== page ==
Slut shout out in Whitehorse

Dawn Macdonald doesn't have to dress like a slut to get hassled on the street. "The other day I was in a sweater, jeans and running shoes and some guy made kissy noises at me."

Dawn Macdonald doesn’t have to dress like a slut to get hassled on the street.

“The other day I was in a sweater, jeans and running shoes and some guy made kissy noises at me,” said the Slut Walk spokesperson on Tuesday.

“Maybe it was because the sweater was red,” she said with a snort.

Whitehorse is joining more than 60 cities around the world in hosting a Slut Walk this week.

It all started in January, after a cop lecturing at York University in Toronto said, “Women should avoid dressing like sluts in order not to be victimized.”

The cop later apologized.

But his comments spoke to this underlying attitude of blaming the victim, said Macdonald.

Women deal with sexual harassment on the street level all the time, she said.

“It doesn’t matter what we’re wearing.”

The first Slut Walk was in Toronto, following the outcry over the police officer’s statement.

It saw more than 3,000 people marching in solidarity to reclaim the word “slut.”

Since then there have been Slut Walks in Holland, England, Sweden, Australia and Hong Kong.

“I don’t run in circles where people are using the word slut,” said Slut Walk spokesperson Celia McBride.

“I wasn’t sure if people were even using that word anymore.”

So, during the first meeting with organizers at Baked Cafe in Whitehorse, McBride went up to the barista and said, “What would you call someone who dresses in tight clothes and sleeps with lots of people?”

The answer was “slut.”

Things haven’t changed, said McBride.

“I remember that word and the shame associated with it in high school,” she said.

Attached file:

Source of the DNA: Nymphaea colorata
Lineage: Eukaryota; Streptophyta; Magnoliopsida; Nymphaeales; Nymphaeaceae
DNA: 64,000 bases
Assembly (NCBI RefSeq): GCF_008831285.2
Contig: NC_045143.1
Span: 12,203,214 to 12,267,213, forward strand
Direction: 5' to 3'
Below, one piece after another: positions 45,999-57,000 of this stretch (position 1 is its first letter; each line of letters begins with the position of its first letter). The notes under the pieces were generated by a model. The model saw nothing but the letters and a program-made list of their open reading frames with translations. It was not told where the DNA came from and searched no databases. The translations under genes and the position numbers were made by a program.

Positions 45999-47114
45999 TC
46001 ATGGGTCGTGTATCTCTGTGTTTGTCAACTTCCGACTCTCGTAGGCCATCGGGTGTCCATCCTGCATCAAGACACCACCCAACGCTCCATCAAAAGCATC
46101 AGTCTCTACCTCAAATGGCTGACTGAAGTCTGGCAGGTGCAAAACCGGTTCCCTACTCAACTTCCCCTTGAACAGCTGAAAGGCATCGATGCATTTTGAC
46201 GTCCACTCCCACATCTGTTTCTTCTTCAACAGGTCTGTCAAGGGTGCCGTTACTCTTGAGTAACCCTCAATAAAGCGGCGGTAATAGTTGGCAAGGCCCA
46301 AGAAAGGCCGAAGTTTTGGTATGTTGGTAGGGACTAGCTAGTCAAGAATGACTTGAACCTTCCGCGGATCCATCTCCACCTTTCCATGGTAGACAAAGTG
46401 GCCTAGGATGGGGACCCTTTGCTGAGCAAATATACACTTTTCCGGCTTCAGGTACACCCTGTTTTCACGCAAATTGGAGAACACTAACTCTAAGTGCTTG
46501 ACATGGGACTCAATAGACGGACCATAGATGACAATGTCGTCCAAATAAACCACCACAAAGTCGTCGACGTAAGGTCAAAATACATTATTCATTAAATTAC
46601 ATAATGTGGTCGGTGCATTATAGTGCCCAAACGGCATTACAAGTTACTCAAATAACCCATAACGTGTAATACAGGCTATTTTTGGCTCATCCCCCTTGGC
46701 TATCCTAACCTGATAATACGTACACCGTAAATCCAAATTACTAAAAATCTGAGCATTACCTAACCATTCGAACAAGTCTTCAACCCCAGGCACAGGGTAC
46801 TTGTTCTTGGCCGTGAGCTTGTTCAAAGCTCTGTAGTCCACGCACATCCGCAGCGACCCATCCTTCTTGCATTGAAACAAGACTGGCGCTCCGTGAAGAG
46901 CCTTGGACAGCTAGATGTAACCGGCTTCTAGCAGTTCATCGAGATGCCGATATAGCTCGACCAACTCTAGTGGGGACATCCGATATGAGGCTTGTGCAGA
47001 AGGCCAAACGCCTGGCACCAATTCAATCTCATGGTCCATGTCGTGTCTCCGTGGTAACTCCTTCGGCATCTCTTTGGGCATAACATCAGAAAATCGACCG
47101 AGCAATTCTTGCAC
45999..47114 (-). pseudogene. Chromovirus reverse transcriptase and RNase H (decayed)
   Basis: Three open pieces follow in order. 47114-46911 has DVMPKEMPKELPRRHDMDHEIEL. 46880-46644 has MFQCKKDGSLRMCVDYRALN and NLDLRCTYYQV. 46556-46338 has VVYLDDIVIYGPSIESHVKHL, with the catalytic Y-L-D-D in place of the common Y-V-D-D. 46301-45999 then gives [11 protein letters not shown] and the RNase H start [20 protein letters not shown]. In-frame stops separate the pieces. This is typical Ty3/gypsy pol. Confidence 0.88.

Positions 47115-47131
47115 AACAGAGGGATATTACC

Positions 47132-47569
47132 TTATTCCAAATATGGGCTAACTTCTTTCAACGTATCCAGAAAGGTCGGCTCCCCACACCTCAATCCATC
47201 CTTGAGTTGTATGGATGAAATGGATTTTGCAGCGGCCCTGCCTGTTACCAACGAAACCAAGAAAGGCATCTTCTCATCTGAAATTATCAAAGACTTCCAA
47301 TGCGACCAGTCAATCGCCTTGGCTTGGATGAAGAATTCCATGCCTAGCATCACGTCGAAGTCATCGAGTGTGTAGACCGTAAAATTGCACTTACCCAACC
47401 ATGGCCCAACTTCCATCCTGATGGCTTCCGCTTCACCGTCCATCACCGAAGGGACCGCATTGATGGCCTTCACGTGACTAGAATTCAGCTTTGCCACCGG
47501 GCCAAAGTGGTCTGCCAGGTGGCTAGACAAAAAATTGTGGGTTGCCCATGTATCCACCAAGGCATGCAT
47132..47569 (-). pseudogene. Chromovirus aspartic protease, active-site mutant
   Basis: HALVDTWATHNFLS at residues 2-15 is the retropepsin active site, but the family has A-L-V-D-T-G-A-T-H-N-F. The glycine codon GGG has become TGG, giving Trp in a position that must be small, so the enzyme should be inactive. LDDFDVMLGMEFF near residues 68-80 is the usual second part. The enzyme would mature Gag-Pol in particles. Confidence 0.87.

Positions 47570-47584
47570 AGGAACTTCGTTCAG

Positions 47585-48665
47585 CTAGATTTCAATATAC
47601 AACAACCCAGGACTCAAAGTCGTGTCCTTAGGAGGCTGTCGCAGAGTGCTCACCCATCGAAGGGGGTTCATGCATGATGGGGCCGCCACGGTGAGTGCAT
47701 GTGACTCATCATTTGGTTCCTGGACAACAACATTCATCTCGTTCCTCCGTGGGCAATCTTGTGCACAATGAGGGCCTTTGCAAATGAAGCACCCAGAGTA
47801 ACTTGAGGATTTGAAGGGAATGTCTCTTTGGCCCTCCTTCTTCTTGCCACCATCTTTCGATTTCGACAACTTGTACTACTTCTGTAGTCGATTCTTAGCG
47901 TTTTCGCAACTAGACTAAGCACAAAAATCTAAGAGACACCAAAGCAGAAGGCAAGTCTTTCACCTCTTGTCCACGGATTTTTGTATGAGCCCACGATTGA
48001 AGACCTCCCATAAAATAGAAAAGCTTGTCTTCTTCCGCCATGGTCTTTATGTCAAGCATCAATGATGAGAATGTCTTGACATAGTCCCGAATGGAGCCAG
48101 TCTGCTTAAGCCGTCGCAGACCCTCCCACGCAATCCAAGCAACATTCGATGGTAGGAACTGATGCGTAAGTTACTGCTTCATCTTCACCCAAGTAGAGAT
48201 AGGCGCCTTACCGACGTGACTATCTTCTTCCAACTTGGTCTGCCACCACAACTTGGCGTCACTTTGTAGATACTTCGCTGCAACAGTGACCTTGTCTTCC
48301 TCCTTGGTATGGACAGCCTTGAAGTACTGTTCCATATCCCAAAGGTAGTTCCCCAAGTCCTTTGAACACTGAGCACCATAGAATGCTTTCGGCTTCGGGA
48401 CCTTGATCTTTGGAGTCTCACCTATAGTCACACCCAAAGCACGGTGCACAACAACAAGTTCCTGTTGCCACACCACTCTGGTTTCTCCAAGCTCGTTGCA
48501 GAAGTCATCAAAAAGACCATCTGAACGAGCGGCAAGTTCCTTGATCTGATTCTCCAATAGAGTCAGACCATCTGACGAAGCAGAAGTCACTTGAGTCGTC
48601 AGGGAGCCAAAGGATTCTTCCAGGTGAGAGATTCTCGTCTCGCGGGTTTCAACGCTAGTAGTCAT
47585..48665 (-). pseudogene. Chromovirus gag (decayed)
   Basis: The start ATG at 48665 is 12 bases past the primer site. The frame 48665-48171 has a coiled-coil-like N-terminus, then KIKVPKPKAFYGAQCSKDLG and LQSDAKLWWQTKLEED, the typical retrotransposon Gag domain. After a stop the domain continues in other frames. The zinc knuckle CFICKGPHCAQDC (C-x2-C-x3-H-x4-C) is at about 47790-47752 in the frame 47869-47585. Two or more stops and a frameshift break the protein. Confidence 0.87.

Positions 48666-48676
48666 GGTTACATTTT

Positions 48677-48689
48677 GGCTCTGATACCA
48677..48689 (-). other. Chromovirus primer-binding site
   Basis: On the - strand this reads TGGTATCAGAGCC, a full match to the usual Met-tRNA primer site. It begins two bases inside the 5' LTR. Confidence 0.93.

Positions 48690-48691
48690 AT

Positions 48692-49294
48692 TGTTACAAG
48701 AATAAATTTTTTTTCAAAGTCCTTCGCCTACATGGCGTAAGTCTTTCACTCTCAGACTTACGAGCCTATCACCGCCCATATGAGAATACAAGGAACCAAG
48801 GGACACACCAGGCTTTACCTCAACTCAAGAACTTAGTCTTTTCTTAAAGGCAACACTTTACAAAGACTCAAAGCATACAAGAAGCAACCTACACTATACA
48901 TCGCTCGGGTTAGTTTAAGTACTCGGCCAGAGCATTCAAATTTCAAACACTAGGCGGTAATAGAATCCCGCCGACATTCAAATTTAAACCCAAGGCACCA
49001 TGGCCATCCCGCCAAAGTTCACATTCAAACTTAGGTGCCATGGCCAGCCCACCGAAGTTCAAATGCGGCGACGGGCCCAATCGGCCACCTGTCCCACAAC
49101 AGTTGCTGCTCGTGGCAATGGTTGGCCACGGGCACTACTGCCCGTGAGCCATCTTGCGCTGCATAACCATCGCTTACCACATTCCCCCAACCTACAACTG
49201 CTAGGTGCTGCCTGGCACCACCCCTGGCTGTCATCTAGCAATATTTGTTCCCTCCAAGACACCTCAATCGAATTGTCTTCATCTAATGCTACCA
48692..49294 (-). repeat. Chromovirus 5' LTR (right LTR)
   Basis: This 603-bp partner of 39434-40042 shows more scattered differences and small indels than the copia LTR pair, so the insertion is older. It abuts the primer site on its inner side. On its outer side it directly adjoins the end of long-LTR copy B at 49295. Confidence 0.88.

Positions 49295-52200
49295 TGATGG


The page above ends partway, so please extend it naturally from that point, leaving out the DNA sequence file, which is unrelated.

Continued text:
“It was about making girls feel bad about themselves.

“But that word has no bearing on the essence of who someone is – to brand someone like that is not to look at the whole person.”

The purpose of the Slut Walk is about initiating discussion, said Macdonald.

“How can we, in our wildest dreams, imagine that someone invites criminal behaviour because they look like a slut or are a slut?” she said.

“You could have slept with 1,000 people, but you have every right to say no to the person who comes along wanting to be 1,001 – it doesn’t invite assault.”

The Slut Walk starts at the skate park just across the bridge in Riverdale at 11:30 a.m. on Friday and will be making its way to Shipyards Park for speakers, food and music that will run until 1 p.m. Everyone is welcome and people are invited to join the event at any point.

“Anyone can be a slut or an ally,” said Macdonald. “Sexual assault and harassment happens to all people of all ages, races and genders,” she said.

FH Collins has a class participating in the walk and there is also a SlutWalk Whitehorse Facebook page.

Participants are invited to dress however they want.

“I don’t know if I am going to dress like myself, or like a slut,” said McBride.

“It’s about reclaiming the word and dressing however you want and not being shamed.”

Macdonald figures she might as well just wear her normal clothes.

“I could dress in my sluttiest outfit, or just wear what I usually wear to get hassled on the street – which is regular clothes,” she said.

Contact Genesee Keevil at

gkeevil@yukon-news.com